Tuesday, July 13, 2010

Post process - Vignetting

IMG_9620 I like vignetting in my photography.  Vignetting is where the edges of your photos are darker than the center.  It’s something I’ve been especially drawn to after viewing Nick Brandt’s work.

In the darkroom, vignetting is creating by burning down corners before developing or using a circle to dodge the center.

However, far easier and more accessible, is vignetting in digital photography.  If you have a pretty good grasp on Photoshop, you can create this effect with just a couple layer adjustments. 

Most people create this effect by burning in the corners, but I learned a technique from photographer John Rickard that I love and I think most will prefer after trying it.

Original photo, no post processing:

Vignetting using the “burn” feature in Photoshop:

This photo illustrates the 3 reasons I don’t like to vignette with the burn feature.

The vignette isn’t circular.  It’s possible to get a perfect circle this way, but much harder.

The darker areas are gray as opposed to dark (you’ll see more clearly in further examples) unless you take the time to burn highlights, midtones and shadows.

The edges aren’t well blended.

Now, vignetting using layers, levels and eraser:

Much better.  The darkness in the top corners is much more progressive and the effect is less obvious.  Although, if obvious is what you’re going for, it can also be done as seen in the first photo of this post with a little tweaking, though still keeping a natural looking fade.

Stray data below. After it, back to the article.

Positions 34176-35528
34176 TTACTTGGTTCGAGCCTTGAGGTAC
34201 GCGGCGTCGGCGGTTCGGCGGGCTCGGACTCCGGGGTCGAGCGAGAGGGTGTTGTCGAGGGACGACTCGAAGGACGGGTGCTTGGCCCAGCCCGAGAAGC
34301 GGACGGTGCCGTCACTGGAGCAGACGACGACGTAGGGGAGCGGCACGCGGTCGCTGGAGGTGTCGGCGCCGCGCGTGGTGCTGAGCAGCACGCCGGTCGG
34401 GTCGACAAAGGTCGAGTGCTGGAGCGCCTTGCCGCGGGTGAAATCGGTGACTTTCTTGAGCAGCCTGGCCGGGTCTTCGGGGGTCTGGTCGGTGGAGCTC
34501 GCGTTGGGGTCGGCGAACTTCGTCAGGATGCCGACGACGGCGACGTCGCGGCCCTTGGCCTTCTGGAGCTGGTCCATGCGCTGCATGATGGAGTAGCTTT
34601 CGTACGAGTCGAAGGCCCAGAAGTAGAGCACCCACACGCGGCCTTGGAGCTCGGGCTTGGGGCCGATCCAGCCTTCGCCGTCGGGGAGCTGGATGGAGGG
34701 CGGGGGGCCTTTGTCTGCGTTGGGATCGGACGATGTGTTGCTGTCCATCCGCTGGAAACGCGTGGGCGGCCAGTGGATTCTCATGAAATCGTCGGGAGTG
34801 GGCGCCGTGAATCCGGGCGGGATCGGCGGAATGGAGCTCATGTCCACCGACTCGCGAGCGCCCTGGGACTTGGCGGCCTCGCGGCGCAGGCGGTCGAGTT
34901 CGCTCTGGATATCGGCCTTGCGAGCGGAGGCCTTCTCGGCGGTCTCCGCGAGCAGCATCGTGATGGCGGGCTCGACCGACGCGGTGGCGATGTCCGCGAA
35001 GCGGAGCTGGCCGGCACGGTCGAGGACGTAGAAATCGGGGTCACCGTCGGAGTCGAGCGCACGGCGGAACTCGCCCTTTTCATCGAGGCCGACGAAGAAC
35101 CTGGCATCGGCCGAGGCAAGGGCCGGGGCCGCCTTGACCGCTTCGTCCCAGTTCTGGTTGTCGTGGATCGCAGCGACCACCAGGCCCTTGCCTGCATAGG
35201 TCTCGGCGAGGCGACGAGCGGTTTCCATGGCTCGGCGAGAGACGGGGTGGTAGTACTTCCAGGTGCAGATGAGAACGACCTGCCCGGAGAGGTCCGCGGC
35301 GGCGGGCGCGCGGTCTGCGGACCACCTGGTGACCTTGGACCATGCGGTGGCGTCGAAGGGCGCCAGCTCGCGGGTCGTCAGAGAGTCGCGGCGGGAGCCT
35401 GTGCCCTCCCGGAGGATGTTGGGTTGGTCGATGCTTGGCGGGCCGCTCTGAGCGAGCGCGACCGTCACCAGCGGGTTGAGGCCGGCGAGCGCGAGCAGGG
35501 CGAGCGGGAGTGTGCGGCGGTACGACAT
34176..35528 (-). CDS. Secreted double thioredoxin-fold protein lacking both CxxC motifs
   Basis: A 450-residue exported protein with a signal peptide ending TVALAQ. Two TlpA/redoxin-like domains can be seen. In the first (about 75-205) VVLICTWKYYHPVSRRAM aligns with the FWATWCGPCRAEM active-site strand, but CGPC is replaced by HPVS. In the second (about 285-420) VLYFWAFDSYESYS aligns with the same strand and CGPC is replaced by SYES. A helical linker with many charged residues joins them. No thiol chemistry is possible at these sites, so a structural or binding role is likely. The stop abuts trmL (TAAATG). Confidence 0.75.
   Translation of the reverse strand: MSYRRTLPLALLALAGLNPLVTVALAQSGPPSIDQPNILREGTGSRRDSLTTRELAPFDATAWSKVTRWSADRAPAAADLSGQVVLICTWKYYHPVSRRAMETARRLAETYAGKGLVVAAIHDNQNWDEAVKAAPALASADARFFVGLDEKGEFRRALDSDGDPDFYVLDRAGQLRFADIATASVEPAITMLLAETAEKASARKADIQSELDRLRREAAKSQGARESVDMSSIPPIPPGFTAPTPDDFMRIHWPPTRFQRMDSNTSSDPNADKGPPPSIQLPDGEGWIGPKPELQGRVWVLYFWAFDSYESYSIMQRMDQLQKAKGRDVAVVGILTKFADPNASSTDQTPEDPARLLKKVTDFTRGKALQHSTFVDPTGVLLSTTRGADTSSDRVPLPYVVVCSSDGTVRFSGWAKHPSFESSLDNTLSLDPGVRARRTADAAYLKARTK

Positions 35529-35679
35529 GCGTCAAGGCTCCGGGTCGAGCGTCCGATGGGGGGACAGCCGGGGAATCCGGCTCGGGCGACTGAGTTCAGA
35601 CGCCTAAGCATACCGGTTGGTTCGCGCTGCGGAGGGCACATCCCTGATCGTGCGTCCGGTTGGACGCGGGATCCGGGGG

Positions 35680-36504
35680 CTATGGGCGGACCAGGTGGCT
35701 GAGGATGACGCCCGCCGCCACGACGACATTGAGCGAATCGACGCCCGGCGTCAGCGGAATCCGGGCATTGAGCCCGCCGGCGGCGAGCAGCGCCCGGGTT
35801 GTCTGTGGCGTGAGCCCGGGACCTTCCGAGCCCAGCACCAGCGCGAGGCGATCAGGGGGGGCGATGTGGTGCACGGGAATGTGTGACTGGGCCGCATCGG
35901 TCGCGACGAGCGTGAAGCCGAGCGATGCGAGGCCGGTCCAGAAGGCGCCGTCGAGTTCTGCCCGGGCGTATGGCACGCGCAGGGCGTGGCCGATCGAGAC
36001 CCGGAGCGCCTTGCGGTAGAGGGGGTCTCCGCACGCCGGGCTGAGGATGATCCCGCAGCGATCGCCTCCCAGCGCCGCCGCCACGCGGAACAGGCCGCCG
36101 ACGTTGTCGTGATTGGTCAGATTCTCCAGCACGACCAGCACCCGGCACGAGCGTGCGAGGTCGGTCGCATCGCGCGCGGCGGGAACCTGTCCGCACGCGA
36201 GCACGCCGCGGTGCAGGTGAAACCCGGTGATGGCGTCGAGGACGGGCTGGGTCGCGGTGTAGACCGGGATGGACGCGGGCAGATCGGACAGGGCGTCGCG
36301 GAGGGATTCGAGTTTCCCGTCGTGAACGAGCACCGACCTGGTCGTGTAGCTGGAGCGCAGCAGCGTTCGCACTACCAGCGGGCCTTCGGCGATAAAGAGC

I also like that the vignetting is circular.  Plus, this method is faster than burning.


One more in black and white with some other editing.  I think vignetting is always more intense in grayscale.

How to (click any image to see it larger):

duplicate layer In Photoshop, open your layers tab and duplicate the background layer. 

If you’ve created other adjustments, pay attention to the order of your layers or flatten the image. 

curves layer In the duplicate layer, create a levels adjustment layer then clip it to the duplicate layer.  Adjust the photo so that it’s dark.  Right now the whole photo will be dark, but just pay attention to the clipping maskedges and see if they’re where you want them.

This is where you can decide how strong the effect will be.  The shape of the vignette will depend on erasing in the next step.

Finally, take your eraser tool and adjust it to a HUGE circle almost the size of your photo. 

eraser Select your duplicate layer and erase the middle until it looks right.  It’s quick, so be gentle.

For more obvious edges use a smaller radius on the eraser and loop it around the area you want brighter.  You can also dial up the hardness of the eraser tool. 

Final Product:

IMG_9845 fix 

And one last example (and the image I learned this technique with after showing), in case you’re not convinced:

Burning                             vs                     Layer/Eraser Method

IMG_1988 IMG_1988

The first example shows the grayness of burning and how it’s less than ideal in some photos.

Sorry if that was long, but it’s worth learning.  There’s a lot of advantages to having different ways to create effects in post processing. Another hint for vignetting using a 3rd technique, look into selections and refine selection.  You can soften the edges of your selection in this menu.  I might show some examples next post…

Happy editing!

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